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Be able to set the sort of the transaction log or set when older changes need to be hidden
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Some of our Maniphest tasks can have many transactions and it would be nice is we could have a setting in order to set the sort of these items. Several of my co-workers have to scroll down like crazy in order to view the latest comments every time (although they frankly could simply use the "End" button).

This request is based on the issue that the following block is not always shown to every user:

Older changes are hidden. Show older changes.

So it would be great to either be able to change the sort... or to be able to always show that block after a certain amount of items (and perhaps even be able to set the exact amount of items).

Just out of curiosity, what is the current logic of when to show this block?

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The logic is "if they've seen them before".

chad claimed this task.

Basically this works as well as we think it will work for everything. Once people understand it, they tend to not find it so confusing or mystical. T9759#144069 covers this a little better,

The logic is "if they've seen them before".

This isn't quite right -- we hide comments from before the viewer's last interaction with the object (approximately), not the last time they viewed it.

That is, if you just look at something, then reload the page, you'll still see all the old comments.

If you make a comment, then reload the page, all the stuff from a bit before your comment will be hidden. The assumption is that you've read and responded to everything earlier than any comment you make, but that just loading a task doesn't count as having read everything.

We could perhaps say "Changes from before your most recent comment are hidden. Show older changes." or something, although that doesn't end up being completely accurate.

Let me at least see if I can tweak the text a little bit, I think this rule can be made more clear than it is.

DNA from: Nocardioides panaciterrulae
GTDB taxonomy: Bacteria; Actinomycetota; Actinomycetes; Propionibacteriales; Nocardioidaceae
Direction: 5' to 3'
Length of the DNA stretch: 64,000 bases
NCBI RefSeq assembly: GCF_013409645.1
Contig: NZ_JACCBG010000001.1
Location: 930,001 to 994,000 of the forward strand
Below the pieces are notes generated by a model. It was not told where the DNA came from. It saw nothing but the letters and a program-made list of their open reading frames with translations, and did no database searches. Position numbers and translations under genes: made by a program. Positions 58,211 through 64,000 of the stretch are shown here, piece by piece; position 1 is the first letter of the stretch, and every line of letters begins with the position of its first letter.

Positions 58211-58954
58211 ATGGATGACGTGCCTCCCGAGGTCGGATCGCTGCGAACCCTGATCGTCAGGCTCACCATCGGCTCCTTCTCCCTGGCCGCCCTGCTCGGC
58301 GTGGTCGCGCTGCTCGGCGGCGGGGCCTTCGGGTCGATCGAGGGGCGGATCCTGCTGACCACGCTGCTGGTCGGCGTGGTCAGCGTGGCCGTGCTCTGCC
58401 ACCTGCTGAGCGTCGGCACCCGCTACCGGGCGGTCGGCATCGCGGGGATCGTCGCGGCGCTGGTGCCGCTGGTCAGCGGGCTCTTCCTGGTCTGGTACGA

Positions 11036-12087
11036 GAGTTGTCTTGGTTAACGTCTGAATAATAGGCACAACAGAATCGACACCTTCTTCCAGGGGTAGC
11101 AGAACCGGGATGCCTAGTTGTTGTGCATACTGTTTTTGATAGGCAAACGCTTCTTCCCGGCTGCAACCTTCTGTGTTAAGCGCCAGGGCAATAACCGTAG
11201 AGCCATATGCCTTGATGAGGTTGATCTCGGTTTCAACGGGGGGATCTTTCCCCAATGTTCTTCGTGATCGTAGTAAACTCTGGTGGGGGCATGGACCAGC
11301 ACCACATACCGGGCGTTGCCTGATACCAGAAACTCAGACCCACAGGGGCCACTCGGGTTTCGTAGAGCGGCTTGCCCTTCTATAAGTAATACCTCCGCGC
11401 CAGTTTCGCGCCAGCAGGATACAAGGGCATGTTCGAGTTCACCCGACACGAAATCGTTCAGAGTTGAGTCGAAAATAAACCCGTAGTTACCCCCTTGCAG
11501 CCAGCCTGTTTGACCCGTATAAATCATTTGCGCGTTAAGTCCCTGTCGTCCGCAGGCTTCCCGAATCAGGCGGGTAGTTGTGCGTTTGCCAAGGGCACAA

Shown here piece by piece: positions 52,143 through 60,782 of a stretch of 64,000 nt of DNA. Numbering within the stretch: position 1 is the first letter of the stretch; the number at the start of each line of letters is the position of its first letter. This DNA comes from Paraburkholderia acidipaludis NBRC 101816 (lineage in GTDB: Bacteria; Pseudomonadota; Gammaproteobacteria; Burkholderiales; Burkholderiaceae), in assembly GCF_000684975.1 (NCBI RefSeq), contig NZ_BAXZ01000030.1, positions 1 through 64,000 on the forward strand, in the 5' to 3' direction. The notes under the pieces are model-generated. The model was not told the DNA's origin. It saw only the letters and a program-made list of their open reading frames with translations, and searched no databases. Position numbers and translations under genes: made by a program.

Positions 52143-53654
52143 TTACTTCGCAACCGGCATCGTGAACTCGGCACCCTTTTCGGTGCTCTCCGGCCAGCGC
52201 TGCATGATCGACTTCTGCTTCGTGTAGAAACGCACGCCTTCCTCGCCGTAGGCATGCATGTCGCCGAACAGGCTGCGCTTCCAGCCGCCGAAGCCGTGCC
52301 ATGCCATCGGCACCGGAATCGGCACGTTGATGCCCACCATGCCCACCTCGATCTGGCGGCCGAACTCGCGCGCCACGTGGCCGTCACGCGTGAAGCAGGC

I also noticed there isn't a haunt mode for Maniphest, not sure if that's something we want to expand everywhere.

I'm not a big fan of haunt mode and think it's near the top of the "dumbest features" pile, but it's easy to bring everywhere if you're more of a fan. And maybe we're stuck with doing that anyway one Differential folds into EditEngine.

It sort of makes sense to me in Differential because you might possibly be responding to something in the code and might want to look at the code while composing a response, but I'm not sure what the use case is in other applications (especially considering that "Quote" exists)? When would you use it in Maniphest?

Specifically, the rule is that the lesser of:

  • the last 100 transactions; or
  • all the transactions since your last comment, including the comment itself and any other transactions which are in the same transaction group (which usually means "were authored by you, and happened at around the same time"), unless they are on a page boundary or there are fewer than 3 transactions in the entire history. shown. I think the second rule is a good rule, but is too hard to explain quickly. The new text explains it as:

Changes from before your most recent comment are hidden.

I think that does a better job of teaching the rule.

Specifically, the expectation on this problem in the original report:

Several of my co-workers have to scroll down like crazy in order to view the latest comments every time that they should need to scroll through a maximum of 100 transactions, and only if they haven't left any comments in the last 100 transactions. If you're observing different behavior, that's a bug.

I think scrolling through 100 transactions is pretty reasonable.

We could decrease the page size (or, if there are other factors at work here like these co-workers are also doing this on phones, we could do something like use a page size of 25 on mobile and a page size of 100 on desktop), but I haven't seen other reports of users having difficulty with this.

We could also maybe add a dropdown action to comments (in the "Quote", "Edit Comment", etc., menu) like "Hide Older Changes", which would write some sort of marker for the viewer and lock the fold there. However, this is a lot of work and doesn't seem terribly valuable to me.

I suspect this is mostly rooted in the rule being hard to understand, and that doing a better job of teaching the rule may help users feel like they're more in control.